Tyre meaning | Tyre etymology

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The name Tyre in the Bible

Tyre is the Greek/Latin name for the famous Phoenician city often mentioned together with Sidon (Joshua 10:29). It still exists today, being situated south on the coast of Lebanon, just north of Israel. Famous Biblical Tyrians (צרי) are Hiram, the builder of the temple of Solomon, and Jezebel the wife of king Ahab. Another famous Phoenician was Hannibal of Carthage, which was a Tyrian colony.

In New Testament times the city of Tyre was still a booming town (spelled in Greek as Τυρος, Turos). Jesus referred to it (Matthew 11:21), preached to visitors from it (Luke 6:17) and retreated to its region (Matthew 15:21). The apostle Paul spent seven days there while the ship he was travelling with was unloading (and probably also loading) cargo (Acts 21:3). And when a delegation of Tyrians (Τυριος) and Sidonians sang their glorious praises to Herod, the latter subitaneously succumbed to a combination of pride, worms and the smite of an angel (Acts 12:20).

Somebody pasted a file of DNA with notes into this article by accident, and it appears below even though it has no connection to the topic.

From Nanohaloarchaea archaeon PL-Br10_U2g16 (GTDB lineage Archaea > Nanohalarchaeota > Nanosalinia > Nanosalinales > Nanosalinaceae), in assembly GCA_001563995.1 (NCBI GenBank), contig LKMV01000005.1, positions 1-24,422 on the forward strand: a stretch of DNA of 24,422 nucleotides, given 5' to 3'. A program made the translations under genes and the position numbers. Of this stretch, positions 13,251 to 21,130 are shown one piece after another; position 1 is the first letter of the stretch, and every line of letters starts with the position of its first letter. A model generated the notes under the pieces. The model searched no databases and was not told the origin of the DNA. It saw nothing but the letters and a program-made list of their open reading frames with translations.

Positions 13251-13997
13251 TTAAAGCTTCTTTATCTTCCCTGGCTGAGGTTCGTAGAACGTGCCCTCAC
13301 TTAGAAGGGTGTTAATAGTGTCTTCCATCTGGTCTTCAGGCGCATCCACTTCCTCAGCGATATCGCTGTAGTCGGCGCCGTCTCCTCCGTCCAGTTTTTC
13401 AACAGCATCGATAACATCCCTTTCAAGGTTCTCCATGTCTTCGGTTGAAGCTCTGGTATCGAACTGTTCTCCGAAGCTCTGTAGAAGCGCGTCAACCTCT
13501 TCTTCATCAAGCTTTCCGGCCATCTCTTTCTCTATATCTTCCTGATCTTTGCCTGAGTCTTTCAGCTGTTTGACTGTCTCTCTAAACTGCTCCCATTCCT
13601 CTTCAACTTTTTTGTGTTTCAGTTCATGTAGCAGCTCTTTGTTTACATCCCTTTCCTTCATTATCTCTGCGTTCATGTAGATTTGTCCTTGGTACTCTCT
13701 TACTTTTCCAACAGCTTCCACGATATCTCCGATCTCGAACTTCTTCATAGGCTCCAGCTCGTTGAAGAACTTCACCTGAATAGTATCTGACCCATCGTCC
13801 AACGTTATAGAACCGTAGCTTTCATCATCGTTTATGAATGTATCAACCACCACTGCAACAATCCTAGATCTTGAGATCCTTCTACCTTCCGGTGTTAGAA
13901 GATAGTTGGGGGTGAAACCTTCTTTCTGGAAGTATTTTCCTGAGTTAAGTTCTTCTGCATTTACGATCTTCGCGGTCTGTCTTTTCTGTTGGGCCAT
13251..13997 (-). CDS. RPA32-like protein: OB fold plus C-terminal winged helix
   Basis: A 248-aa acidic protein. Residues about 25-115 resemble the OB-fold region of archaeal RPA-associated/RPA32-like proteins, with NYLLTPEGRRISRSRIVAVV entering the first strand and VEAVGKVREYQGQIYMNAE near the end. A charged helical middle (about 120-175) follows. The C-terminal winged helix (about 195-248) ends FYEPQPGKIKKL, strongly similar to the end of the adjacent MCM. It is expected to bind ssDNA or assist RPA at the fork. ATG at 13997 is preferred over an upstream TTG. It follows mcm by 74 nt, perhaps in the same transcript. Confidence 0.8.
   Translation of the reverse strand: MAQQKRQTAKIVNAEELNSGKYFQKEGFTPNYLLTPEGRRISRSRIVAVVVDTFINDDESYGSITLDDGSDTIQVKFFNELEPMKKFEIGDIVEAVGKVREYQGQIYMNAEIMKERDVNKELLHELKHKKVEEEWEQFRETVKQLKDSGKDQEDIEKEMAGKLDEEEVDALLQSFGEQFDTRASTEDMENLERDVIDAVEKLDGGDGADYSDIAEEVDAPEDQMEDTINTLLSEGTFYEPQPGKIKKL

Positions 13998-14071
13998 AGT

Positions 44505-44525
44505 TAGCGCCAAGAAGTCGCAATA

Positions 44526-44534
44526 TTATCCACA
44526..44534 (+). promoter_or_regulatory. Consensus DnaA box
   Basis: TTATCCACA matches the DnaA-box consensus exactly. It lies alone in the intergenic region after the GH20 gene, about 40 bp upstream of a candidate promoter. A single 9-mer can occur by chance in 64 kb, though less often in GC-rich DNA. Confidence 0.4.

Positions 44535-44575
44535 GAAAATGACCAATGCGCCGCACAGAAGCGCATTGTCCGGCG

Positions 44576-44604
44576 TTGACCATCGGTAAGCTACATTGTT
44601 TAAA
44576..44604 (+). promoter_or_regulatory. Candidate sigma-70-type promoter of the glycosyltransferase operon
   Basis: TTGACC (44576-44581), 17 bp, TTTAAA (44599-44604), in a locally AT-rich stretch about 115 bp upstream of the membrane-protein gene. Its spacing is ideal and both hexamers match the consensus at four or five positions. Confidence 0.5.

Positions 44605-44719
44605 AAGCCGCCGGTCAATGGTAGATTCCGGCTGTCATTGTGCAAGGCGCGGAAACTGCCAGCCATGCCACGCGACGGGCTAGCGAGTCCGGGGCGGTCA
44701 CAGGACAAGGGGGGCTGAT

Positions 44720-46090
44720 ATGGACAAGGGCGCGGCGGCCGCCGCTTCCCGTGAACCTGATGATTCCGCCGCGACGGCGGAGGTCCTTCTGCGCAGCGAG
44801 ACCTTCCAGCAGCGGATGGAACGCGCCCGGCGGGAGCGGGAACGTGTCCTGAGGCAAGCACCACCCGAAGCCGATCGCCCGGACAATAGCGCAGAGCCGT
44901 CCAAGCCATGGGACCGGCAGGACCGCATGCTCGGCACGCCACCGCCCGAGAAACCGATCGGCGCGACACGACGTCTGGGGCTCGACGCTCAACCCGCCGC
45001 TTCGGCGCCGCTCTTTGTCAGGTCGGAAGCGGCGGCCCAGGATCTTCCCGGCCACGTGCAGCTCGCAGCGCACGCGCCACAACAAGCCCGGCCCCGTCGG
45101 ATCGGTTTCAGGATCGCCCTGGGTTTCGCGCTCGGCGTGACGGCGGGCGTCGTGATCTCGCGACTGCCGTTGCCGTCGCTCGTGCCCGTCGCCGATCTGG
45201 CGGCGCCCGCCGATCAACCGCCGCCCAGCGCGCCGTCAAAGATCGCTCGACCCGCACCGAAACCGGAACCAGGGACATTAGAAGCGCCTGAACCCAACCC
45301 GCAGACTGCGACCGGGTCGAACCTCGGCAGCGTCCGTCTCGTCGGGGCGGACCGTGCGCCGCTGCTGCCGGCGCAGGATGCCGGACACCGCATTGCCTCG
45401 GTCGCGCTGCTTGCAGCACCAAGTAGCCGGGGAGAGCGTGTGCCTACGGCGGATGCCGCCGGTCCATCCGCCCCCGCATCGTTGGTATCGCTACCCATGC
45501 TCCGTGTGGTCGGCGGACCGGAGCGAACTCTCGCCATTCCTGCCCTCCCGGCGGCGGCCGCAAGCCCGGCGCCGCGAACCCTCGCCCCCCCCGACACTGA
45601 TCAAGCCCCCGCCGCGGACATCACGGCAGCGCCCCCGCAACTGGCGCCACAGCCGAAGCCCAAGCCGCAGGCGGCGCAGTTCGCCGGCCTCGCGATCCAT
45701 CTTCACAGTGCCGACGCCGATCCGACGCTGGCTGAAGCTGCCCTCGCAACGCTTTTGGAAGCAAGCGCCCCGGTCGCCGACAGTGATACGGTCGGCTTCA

Etymology of the name Tyre

The Semitic, and thus original, name for Tyre is pronounced Zor or Zur. In Biblical Hebrew this name looks exactly like words coming off the צור and צרר root-groups. More specifically, scholars assume that the Hebrew name for Tyre, צור, equals the regular word צור (sur) meaning rock (Jeremiah 21:13, Job 14:18). In Deuteronomy 32:31 the author compares the gods of the nations to the living God and says, "Indeed, their rock is not like our Rock":

Abarim Publications Theological Dictionary

Tyre meaning

For a meaning of the Hebrew name for Tyre, Jones' Dictionary of Old Testament Proper Names reads Rock. NOBSE Study Bible Name List does not translate.

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